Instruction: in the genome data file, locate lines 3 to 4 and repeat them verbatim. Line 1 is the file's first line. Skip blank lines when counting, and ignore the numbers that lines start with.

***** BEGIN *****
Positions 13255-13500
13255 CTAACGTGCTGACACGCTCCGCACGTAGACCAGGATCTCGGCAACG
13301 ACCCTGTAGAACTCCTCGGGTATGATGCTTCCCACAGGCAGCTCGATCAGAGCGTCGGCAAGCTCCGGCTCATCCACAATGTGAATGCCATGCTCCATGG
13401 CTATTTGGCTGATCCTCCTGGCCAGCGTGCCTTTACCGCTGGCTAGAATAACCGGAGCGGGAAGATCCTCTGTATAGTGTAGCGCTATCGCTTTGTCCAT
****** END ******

13301 ACCCTGTAGAACTCCTCGGGTATGATGCTTCCCACAGGCAGCTCGATCAGAGCGTCGGCAAGCTCCGGCTCATCCACAATGTGAATGCCATGCTCCATGG
13401 CTATTTGGCTGATCCTCCTGGCCAGCGTGCCTTTACCGCTGGCTAGAATAACCGGAGCGGGAAGATCCTCTGTATAGTGTAGCGCTATCGCTTTGTCCAT